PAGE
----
Region moves forward on plan to create more jobs

There are now 16,000 workers in San Benito County, 20,000 expected by 2035

Field workers thin the plants in March 2016. File photo by Nick Lovejoy.

Jobs, jobs, jobs. That is what San Benito County leaders heard Tuesday as they adopted an economic development strategy that aims to create more local employment, fill industrial parks, attract new business to the region and train local workers to get well-paid jobs.

“I really do believe that this is just what we need,” Supervisor Anthony Botelho said after Economic Development Corporation Project Manager Kristina Chavez Wyatt presented the comprehensive plan. “It brings all the agencies into focus and what we need to do to enhance opportunities within our own county.”

Currently, there are approximately 16,000 workers in the region. According to the plan, that number is expected to top nearly 20,000 by 2035.

“It’s anticipated to grow by 25 percent by 2035,” Chavez Wyatt said. “Our farm employment is 11 percent, which is much higher than the state average of 2 percent.”

According to the plan, major job clusters in the region include agriculture and agriculture services, food processing, distribution, and chemicals.

The influx of new homebuyers from Silicon Valley has grown San Benito County’s median income from $65,000 to $71,000 from 2006 to 2015. Chavez Wyatt said median income is anticipated to rise to $96,000 by 2020.

Median income in the region for a family of four is $81,000, which Chavez Wyatt said is too high for the county to qualify for numerous state and federal programs.

“One of the issues we’re dealing with is we have a living wage of $47,000 here in our county for a family of four,” she said. “This is an issue because our housing prices are inflated by the incomes in Silicon Valley. We have two economies: people that live here and those that work here, but may not be able to afford to live here based on our median wage.”

The plan, which was unanimously adopted by the San Benito County Board of Supervisors and supported by the cities of San Juan Bautista and Hollister, laid out eight goals for the next five years.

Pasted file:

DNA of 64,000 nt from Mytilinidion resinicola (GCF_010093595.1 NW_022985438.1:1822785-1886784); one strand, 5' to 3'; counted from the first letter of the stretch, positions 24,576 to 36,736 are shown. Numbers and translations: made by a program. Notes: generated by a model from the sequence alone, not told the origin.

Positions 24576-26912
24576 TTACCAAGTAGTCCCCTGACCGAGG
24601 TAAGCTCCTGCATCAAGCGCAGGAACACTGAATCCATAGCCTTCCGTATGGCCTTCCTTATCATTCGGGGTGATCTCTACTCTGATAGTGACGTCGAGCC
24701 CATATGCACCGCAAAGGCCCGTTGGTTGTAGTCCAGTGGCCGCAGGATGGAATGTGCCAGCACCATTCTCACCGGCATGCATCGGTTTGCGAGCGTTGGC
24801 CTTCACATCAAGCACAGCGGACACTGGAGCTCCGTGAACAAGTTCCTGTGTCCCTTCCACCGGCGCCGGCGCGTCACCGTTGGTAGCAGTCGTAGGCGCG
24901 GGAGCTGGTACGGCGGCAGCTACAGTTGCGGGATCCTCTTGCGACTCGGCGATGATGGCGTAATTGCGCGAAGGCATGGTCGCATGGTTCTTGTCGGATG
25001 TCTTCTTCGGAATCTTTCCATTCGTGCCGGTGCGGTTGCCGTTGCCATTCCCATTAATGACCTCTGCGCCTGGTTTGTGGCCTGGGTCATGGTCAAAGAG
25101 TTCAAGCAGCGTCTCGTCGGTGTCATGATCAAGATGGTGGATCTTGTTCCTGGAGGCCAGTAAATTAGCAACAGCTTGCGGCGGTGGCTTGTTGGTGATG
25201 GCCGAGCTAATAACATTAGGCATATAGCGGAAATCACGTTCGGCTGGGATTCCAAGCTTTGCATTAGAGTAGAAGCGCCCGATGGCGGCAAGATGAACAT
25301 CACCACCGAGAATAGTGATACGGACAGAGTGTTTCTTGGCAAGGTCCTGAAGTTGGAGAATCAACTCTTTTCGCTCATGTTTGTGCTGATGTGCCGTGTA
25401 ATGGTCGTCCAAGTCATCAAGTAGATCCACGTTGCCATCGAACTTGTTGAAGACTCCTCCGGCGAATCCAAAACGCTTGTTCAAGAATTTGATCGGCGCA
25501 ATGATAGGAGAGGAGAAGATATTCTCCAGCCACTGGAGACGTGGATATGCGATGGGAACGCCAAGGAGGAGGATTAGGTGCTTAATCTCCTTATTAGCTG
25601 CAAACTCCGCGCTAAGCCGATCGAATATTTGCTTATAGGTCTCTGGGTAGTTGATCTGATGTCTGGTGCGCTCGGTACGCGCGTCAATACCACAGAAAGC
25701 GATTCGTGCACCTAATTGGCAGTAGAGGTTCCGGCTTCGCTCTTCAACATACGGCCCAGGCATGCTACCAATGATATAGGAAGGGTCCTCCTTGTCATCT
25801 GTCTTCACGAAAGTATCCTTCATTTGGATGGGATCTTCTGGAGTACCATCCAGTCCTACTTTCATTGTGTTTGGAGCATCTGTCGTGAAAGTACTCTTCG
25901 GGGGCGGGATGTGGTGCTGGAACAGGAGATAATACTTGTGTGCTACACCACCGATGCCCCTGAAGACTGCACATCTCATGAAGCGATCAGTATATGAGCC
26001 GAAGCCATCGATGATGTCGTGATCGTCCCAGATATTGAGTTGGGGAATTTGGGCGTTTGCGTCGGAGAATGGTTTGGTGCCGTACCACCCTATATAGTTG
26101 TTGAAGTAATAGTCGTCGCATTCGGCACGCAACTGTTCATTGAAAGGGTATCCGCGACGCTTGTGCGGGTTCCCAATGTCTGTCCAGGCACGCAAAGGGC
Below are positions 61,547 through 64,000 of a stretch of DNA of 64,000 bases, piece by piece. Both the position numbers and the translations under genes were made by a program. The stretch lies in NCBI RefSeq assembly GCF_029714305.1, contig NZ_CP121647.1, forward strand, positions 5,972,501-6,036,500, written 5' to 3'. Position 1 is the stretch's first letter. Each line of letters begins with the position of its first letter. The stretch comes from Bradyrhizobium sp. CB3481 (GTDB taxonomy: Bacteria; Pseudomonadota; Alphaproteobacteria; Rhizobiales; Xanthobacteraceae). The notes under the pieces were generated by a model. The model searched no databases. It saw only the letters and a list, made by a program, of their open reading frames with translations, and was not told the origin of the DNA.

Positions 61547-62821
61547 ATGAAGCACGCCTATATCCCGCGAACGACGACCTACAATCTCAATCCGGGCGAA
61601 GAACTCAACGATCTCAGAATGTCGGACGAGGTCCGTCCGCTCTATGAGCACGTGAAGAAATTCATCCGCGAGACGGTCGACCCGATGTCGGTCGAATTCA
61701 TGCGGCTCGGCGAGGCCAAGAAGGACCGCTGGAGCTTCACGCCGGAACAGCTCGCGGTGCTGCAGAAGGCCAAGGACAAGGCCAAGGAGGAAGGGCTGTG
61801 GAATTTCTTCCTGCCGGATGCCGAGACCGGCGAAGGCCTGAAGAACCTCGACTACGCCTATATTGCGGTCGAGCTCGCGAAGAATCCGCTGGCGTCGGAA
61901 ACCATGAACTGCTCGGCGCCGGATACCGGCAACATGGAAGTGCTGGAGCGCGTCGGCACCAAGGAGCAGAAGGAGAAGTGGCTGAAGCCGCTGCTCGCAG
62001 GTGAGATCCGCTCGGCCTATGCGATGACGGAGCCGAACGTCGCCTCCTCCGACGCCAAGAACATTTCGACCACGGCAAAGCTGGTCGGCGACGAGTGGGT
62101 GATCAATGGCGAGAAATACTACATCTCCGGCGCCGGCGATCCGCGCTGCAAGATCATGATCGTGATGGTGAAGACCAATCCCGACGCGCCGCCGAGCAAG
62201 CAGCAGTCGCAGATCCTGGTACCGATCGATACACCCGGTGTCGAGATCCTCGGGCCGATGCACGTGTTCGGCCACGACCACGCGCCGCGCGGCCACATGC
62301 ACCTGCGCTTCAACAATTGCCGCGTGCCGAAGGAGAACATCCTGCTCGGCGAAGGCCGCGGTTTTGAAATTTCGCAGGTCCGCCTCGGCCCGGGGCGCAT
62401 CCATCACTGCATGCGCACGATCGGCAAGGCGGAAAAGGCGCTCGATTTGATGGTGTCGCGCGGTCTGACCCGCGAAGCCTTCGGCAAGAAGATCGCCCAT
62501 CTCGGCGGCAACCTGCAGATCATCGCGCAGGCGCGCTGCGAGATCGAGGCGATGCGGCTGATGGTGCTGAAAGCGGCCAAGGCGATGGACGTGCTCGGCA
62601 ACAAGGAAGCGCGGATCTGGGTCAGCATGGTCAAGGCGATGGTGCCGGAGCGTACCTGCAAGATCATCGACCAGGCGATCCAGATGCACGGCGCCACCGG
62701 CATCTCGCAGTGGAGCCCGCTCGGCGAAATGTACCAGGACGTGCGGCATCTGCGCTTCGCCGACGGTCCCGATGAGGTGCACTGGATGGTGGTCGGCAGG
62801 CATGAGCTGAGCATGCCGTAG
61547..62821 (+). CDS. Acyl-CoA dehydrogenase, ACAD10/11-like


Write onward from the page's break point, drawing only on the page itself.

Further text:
“First and foremost, we need to act collaboratively,” Chavez Wyatt said. “We need to make the most and leverage all of our resources, our interests and our passions. Between the three local jurisdictions, the cities and the county, and many economic development entities throughout the county, we all need to recognize the important role we all take in our thriving local economy.”

Chavez Wyatt explained the process, which started in the spring, was long overdue and kept local jurisdictions from qualifying for critical federal and state funding that could be used to spur economic development in the region.

“This community hasn’t had a community economic development strategy since 2008,” Chavez Wyatt said. “Therefore, we’ve been ineligible to go to the Economic Development Corporation for funding. What we saw with approval and adoption of the county general plan in 2015, it had an economic development element. The strategy will also fulfill requirements for us to receive grant funding.”

Other goals outlined in the plan, include investing in local business development and attraction, investing in talent development, retention and education, improving business climate and competitiveness, investing in infrastructure maintenance and growth, supporting an entrepreneurial culture, ensuring community safety and health and creating economic resiliency.

“We’d like to communicate that San Benito County is open for business,” Chavez Wyatt said.

For more information go to www.businessinsanbenito.com.  The website also has a list of free and low-cost business resources.

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